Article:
The official record of Albert Shanker’s historic tenure as the president of the American Federation of Teachers is now open to the public.
Boxes of the materials, housed at the Walter P. Reuther Library at Wayne State University in Detroit, measure 105 linear feet. They contain Mr. Shanker’s official papers from 1974 to his death in 1997.
Dan Golodner, the AFT archivist at Wayne State, said the collection covers three main topics: education reform, teacher unionism, and international affairs. All three were dear to the heart of Mr. Shanker, who is widely considered to be the father of modern teacher unionism in the United States.
Mr. Shanker, the son of Russian immigrants, grew up in New York City and graduated from Stuyvesant High School. He took a job as a teacher in the city in the 1950s when he ran out of money to complete his dissertation in philosophy at Columbia University.
In the 1960s, Mr. Shanker helped build New York City’s United Federation of Teachers and gain bargaining rights for teachers there. In 1972, he was elected president of the union’s national parent, the AFT, gaining a platform that enabled him to blend his love of education and his engagement in civic affairs, promotion of democracy, and the broader labor movement.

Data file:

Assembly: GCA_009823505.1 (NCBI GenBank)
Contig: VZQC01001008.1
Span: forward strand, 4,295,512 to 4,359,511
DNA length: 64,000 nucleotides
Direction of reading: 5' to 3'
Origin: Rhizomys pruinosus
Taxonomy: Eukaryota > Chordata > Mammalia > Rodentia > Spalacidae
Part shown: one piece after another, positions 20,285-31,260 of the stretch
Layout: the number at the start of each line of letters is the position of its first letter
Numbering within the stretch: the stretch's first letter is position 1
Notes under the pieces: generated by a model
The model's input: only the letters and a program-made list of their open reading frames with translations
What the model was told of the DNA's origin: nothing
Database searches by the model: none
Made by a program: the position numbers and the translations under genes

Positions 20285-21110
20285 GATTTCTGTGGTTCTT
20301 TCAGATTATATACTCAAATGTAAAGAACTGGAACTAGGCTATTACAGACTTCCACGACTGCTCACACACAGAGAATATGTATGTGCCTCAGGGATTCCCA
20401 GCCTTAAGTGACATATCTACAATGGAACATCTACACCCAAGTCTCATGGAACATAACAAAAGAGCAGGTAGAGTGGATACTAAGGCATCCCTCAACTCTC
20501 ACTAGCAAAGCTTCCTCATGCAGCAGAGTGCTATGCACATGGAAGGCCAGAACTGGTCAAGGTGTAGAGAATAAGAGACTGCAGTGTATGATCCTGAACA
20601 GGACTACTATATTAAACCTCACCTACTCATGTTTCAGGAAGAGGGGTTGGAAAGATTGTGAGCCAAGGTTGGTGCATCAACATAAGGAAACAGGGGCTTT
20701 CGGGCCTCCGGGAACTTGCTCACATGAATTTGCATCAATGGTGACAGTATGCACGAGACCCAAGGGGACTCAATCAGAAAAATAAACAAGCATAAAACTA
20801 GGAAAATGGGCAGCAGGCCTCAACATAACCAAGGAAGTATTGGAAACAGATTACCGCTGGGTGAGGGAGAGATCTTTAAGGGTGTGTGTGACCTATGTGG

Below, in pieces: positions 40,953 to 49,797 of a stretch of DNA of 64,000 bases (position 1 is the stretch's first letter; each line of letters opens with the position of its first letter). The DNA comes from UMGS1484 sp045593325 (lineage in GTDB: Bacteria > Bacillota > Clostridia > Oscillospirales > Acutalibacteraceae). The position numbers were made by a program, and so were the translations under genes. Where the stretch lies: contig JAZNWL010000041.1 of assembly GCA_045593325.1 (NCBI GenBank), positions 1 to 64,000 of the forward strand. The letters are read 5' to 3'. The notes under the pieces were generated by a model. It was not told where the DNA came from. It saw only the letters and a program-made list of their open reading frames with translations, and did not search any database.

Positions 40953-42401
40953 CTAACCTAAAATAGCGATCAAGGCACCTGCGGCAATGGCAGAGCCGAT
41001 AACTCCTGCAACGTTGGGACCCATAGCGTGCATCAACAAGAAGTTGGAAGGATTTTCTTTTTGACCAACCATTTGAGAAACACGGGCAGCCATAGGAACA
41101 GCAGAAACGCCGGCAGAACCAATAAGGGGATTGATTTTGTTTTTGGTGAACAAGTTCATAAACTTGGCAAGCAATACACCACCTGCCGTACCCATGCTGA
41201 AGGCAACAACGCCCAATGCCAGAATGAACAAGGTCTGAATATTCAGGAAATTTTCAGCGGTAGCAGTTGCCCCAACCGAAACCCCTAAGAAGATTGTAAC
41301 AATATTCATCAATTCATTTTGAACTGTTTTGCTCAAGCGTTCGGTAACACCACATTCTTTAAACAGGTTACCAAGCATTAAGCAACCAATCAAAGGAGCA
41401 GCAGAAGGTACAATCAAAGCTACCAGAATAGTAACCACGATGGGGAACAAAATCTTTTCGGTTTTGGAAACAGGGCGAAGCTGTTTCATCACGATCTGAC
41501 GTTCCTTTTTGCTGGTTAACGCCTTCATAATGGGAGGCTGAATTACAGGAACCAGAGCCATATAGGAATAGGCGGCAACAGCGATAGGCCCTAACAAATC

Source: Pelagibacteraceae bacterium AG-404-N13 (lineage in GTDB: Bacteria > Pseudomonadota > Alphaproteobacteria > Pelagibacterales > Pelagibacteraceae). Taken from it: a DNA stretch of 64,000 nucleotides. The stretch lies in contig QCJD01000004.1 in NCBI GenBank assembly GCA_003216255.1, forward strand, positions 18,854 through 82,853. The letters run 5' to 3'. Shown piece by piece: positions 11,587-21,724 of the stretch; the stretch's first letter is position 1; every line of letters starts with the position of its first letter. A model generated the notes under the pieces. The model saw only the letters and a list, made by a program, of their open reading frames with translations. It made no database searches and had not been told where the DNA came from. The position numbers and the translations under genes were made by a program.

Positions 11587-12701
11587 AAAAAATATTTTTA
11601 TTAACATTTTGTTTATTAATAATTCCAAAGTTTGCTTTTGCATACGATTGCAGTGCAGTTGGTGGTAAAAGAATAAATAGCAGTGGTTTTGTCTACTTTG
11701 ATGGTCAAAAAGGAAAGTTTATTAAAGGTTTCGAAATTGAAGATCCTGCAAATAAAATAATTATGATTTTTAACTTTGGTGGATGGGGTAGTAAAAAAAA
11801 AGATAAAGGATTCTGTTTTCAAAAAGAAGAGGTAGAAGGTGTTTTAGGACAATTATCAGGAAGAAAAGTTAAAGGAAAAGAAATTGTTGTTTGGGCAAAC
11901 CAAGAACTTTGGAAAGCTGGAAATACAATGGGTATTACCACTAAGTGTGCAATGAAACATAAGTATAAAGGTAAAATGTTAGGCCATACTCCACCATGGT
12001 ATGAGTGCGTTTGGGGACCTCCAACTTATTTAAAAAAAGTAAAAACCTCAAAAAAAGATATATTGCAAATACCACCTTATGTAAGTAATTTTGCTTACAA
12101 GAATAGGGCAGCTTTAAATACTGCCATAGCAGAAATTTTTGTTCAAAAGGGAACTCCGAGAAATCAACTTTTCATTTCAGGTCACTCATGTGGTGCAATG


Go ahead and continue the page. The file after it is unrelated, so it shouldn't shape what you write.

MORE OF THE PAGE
Next year, Mr. Golodner said, the library will open its collection of Mr. Shanker’s personal papers, including a copy of his unfinished dissertation and his collection of Boy Scout materials. The union leader was a lifelong supporter of the Scouts, Mr. Golodner said, and often noted that Scout leaders could serve as models for good teaching.
The Reuther Library is also the repository of the AFT’s historical records dating back to 1969.
A version of this article appeared in the February 16, 2005 edition of Education Week